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Get the Habit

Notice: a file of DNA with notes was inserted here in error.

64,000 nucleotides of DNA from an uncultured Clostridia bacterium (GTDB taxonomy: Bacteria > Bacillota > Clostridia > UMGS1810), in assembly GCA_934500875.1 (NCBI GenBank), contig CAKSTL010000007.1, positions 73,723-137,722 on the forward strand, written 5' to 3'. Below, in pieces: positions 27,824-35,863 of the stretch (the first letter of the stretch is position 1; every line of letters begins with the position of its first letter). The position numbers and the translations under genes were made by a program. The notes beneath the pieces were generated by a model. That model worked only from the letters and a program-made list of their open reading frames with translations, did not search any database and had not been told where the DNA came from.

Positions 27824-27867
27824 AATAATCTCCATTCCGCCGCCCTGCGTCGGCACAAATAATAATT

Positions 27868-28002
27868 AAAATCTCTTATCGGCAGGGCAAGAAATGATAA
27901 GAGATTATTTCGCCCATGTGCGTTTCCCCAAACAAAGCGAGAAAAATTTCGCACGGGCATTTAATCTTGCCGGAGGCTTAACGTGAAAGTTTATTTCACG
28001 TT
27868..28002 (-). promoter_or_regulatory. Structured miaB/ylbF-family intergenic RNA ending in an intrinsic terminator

It will stay with you Delayed Shipments Coming In Much delayed freight Is coming In and wJ will be ready to show you many new things this week. Fif*y rugs In room aises came last week, three months past due, besides more than a hundred small rugs. Tomovrow we will show muslin under wear, bought for January sale. We wont give this away exactly, because the most expensive things In the world are those you get for nothing, but we will set prices on muslin underwear abdTMUtdly new fei LoMfiston. Sea muslin wear department, for actual facts, they'll astonish you. Remember the time_ Tomorrow WH attended a towel sale while in New York, and the first fruits are here from that sale. 50 dozen big absorbent towels, full bleached, over forty Inches long and very wide. Look out so you don't lose the price, Its so small. \ DIME EACH O. A. KJOS. Next Friday is Cleaning Day—don't forget Ram or shine—"BOOST" • PORTLAND. SEATTLE. SPOKANE • PRIVATE WIRES Downing Hopkins Co. ESTABLISHED 1893. BROKERS Stocks Bonds Grains Fourteen years of Success. We guarantee the delivery of all stock bought through us_ References: U. S. National Bank, Portland, Oregon; Traders Nat tai Bank, Spokane, Wash.; Exchange National Bank. LOCAL OFFICE: 2X9-220 New IDAHO TRUST BUILDING. HELP US MOVE r r ■* On April 1st we will move to our new home, the Riggs building. Till that time we will offer SPECIAL DISCOUNTS« throughout our stock. If there is any piece of Furniture you contemplate purchasing, now is the time and this is the place to buy and thereby save money. It is but a few days you have this opportunity, so come at once. The Lewiston Furniture Company 1 ^ANTI A iX T I LEAN Dr. Morrow's AntHean MAKES LEAN PEOPLE FAT Through the nervous system. It is a purely vegetable compound. Contains no oils or fats orl any drug that la Injurious] or liable to produce a habit.] Each bottle contains month's treatment and costBl $1.60 at any first-class drug] store. Prepared by the ANTI-LEAN MEDICINE CO., Oregonian Bldg., Portland, Ore. QUESTION OF HEREDITY. [Original.] At one of those British colonies j where criminals were sent for a term j of penal servitude two men, Professor ( Dixon and Dr. Hardeman, were dis- : cussing problems of heredity which fell continually under their observa- [ tlon. Professor Dixon was speaking. I "I do not admit your claim, doctor, I that environment has an equal effect with heredity. At least, to change a hereditary criminal by environment we must begin In the earliest childhood, and then It will not In all cases be pos sible to eradicate the hereditary taint." "Yon are wrong, professor. I will take a middle aged criminal, remove him from temptation, Impress him with the heinousness of crime and make a good citizen of him." "Such impression Is at times Impos sible. I once endeavored to reform a man who had tried to kill his father. He told me that his father had killed his grandfather and the ■ grandfather had tried to kill the great grandfather. Ten years after the first ! attempt, and when I believed I had 1 changed him, my man made a second attempt." i "And I can cite a case per contra right here In this penal settlement Peter Hull and Eliza Wurts were serv ! Ing life sentences here. Peter was twenty-two when he came here, and Eliza was twenty. They had lived at home in the very worst part of London. From childhood they had been accus tomed to crime. It was foreordained that they should become criminals, but It was not foreordained that they should remain such, any more than It | is foreordained that a poisonous berry I shall always remain poisonous. It 1 may be cultivated, grafted, transplant ed, till It Is sweet and of delicious fla vor. "So It has been with Peter and Eliza. They have not had a field needed for ! an experimental case, but they have : had sufficient to produce a marked change. Transplanted to this colony, they were removed from their homes In the slums. 'ïhen both were given tick ets of leave. They went out of prison each to live In a little home, to breathe the pure air of heaven, to thrive In the warm sunshine. A vegetable garden i for each put forth green sprouts. Fruit ( trees and flowers budded. Within the' 1 windows dainty white curtains gave a cheery look to each house, and the fur niture. if of plain manufacture, was always kept varnished. "Peter could not have done all this j had It not been for the help of Eliza. It was she at least who made the cur tains for him and showed him how to hang them. It was she who made a white valance for his bed. He furnish ed the material from which she made him sheets, pillowcases, napkins. In short, she did ail those things that wo men know how to do, and Peter did many things for her. He spaded her garden, repaired her house and her fur niture and often made her presents of things she needed and could not afford to buy. for, while the could make money go further than he, she could not make It as easily. "There came the little god and whis pered in Peter's oar: 'Un. ted you can both do better. You can be more free to make money with Eliza at home to take care of your house, mend your Clothes and have your meals ready for you when you come nome. There will be more money, and It will be applied to tjetter advantage.' This was not all th$.gdö whispered. Peter thought It was, tnit it was not. The boy spoke It , things both to Peter and to Eliza whicli had no reference to what was prae tlcal. Eliza's ear was more attuned ; to them. At any rate, she heard them. , I and they appealed to her. "Peter went to her and told her what he had been thinking. She waited to hear those spiritual words that the little god had spoken to her. They did not come, but she knew by Peter's manner that he felt their influence. They went to h priest and asked him to marry them. " 'Were you married before coming ! here?' he asked of Peter. ! " 'Yes.' : " 'And your wife Is dead? " Wes.' j "'Are you sure? ! " 'I should be; I was sent here for ; killing her.' "The priest turned, walked to a win dow, looked out, pondering, then re turned to the couple, j " 'And you?' to the woman. 'You are willing to marry a man who has killed his wife?' j '"1 am.' " 'Do you not fear to live with such a man?' " 'He has not been worse than I.' " 'What were you sent here for?' " 'Killing my husband.' "Again the priest walked away, pon dered and-returned. " 'Well,' he said, 'If you two are will Ing to marry each other. 1 see no rea son why I should not marry you.' "And he did. That was twenty years ago. Mrs. Hull Is now fifty years old. and her husband Is fifty-two. They are as much respected as any couple who have the brand of former crim inality upon them." Six months later the colony was shocked by the announcement that Mr. and Mrs. Hull had killed each other. "Professor," said Dr. Hardeman when the two met again, "I have been con verted to the theory that heredity Is all powerful." I I j j ! i j I I ; i j j i ; "That has nothing to do with our work in the reformation of criminal«. We must go on working at the environ ment and wait patiently for hereditary Improvement, which require« genera tions to produce." IRENE MILL& | I HOW I CAME TO EAT HUMBLE PIE j [Original.] While making a journey recently 1 fell in with a married couple who for urbanity, cheerfulness, kindliness, in deed every trait calculated to make their own and other lives pleasant, beat anything I had ever met. "I have been trying," I said to the gentleman, "to flx in my mind what your calling may be. I can't quite make you out. You are neither a law yer. a doctor nor a clergyman. Nor do you appear to be a man of business." The gentleman pulled a card from his pocket and handed it to me. 1 read: - MR. AND MRS. WORTHINGTON BLISS. Healers of domestic wounds. -<S> I looked from the card to the face of the man with surprise and Inquiry. "It Is surprising," he said, "that you should be surprised. There Is no pro fession In the world calculated to do ■o much good as ours. It is the only profession except medicine, of which It Is In part a branch, that brings com fort out of suffering. There are matri monial brokers and divorce lawyers. Why not peacemakers?" "What Is your clientele?" "A wife Is wretched from some dis agreement with her husband. A hus band Is wretched from some disagree ment with his wife. A daughter or a son is making his or her parents miser able either from extravagance, bad In fluences or an unsuitable match. We get at the cause or causes of these disagreements, then set about remov ing them. In this way we restore amicable relations. A better name for our profession perhaps would be 're pairers of fractured affections.' When , the mechanism In which the gem love Is set becomes weak or broken we make the necessary repairs." "But how do you accomplish re- | suits?" I asked, with growing wonder, yet struck by the plausibleness of the j man's words. "That will best be explained by giv- ! ing you a few Instances. A wife re- j cently came to us whose husband was apparently losing his love for her, his home and his children. Mrs. Bliss, un der pretense of being a former school mate of the wife, made the family a visit. She soon discovered that the wife was turning the house Into a prayer meeting. It required the great- \ est tact for her to convince the deluded ' woman of her error. A brief season of \ gayety was prescribed. It worked to a charm. The husband soon tired of I it, und when he did he found hit home more to his tasta Mrs. Bliss possessed great skill or she could never have ef fected a cure In this case, for the lady In question was a veritable Puritan. "A father came to me and engaged my professional services In the case of his Son, who was bent on marrying a girl whom the father did not wish him to marry. I did not believe my client ■was giving me the real cause of his objection, and I set about discovering it. Diagnosis is as much the principal part of our profession as of medicine. I found that the cause of disease In this case was in my client himself. He had injured the father of the girl, who had been his «friend. After much diffi culty I convinced him of his fault and persuaded him to go to his friend and make reparation. After this there was no objection to the wedding, and two lovers were made happy. "And you were well paid?" , "Very well. Indeed. There aie no troubles—not even at times sickness and death—so dreaded as those \ve re ; move. In this case I have just men , tinned every member of both families I was so delighted that, in addition to our fee of $100, all sent us checks ag gregating $2,600." "Do you keep a record of your eases?" "Certainly, and It is now a long one. We also classify them. We have thus far on our list 125 husbands and wives reunited' after separation and seventy four after legal divorce and thirty seven sons and eighteen daughters who had left home In enmity restored. Besides these, we have a great many cases which we put down under the head of scattering. These scattering cases are very numerous." "I see," 1 said, then, after some thought, continued: "I would like your servloes In a case of my own. My wife has recently be come; infatuated with a little whlpper I snapper ten years her Junior, neglect I Ing me and her children. If you will j restore her to her senses I will glTe j you the biggest fee you have ever had." ! Within a fortnight, by previous ar i rangement with me, Mrs. Bliss obtained a place with my wife as a seamstress. I not only wished the hpaler to Influ ence her, but to make a note of her j clandestine meetings with her lover. At the end of a week Mrs. Bliss dis appeared from my house, and I re ceived the following note from her hus band: I We regret to Inform you that In youi, oase we have found oiir first absolut* defeat. It would be Impossible to con vince a man so utterly unworthy of a I noble woman, so Insensible to hts own ; defects, that In him lies the cause of hts domestic wound. Your wife has confeas i ed that her supposed cavalier Is reajly j her nephew, whom you have never till recently seen. She has been pretending j to flirt with him, hoping to pique you and i bring you back to your true allegiance. ; Inclosed you will find your shortcomings listed. We would advise you to read th<5m over eTery day for a montb - t took Mr. Bliss* advice and at the end of a week ate humble pie and paid a large fee for the privilege of being convinced that it was my duty to do sa But the healers earned their money. F. A. MITCHBL. Teller «de bring résulta. ; | j ! | YOUR NEW Easter Suit IS HERE madam, and at a cut rate prie«, of course. No use paying fancy prices for the privilege of having it charged for a few days. It means interest at the rate of 331-3 per cent monthly. Coma to Blake. He appreciates your cash' He makes the prioe to get IL How low can we tail, make a little profit and be way below tho other fellow ia our motto. 50 8ample Tailored Suita for women to arrive and go on sala Monday. They are the lateat New York creations. Bought by our resident buyer, "and bought right." Price starts at $12.50, then $14.40 $16.00, $17.50 and up to $25.00 Each and every one of them worth one-third more. Men of Lewiston You can be well dressed at little money by calling on Blake. Every Suit in the house at cut rates. 150 beautiful Spring Suits to show you. Come in. Blue Serges worth $ 22.50 for $16.50 Blue Serges worth $20.00 for $15.00 Blue Serges worth $ 18.50 for $12.50 Blake The Man That Sells for Less The Fair HAVILANI) CHINA ALL FANCY CHINA ONE-HALF PRICE IDAH0 TEH e©MP'Y. Sign X of Big * Phone Main 64 Main Street Attractive Hats At : * i '. : i / e Prices Every other Millinery de partment expects to get the highest prices for hats now, at the budding of the season, when everyone is enthusias tic—we don't—we make bot tom prices now, and you can buy your Easter Hat tomorrw, right at the begin ning of the season, for less than others will charge at the end But we've merely hinted— welcome to the whole feast. The Parlor Millinery Mrs. J. L. Dubray, Proprietor The TELLER 50 cts a Mo. Spring Dressmaking. , Mrs. Hughes Is now ready to do spring dressmaking in the latest styles. Prices moderate; satisfaction J guaranteed. Room 9, Hotel Lewiston. $-21-7 MUSICIAN' BAUMGAERTEL. musical dl ' , . ,, r0 ctor and teacher. Music for all occasions. Room 4, Hotel Assembles, Phone Main 29.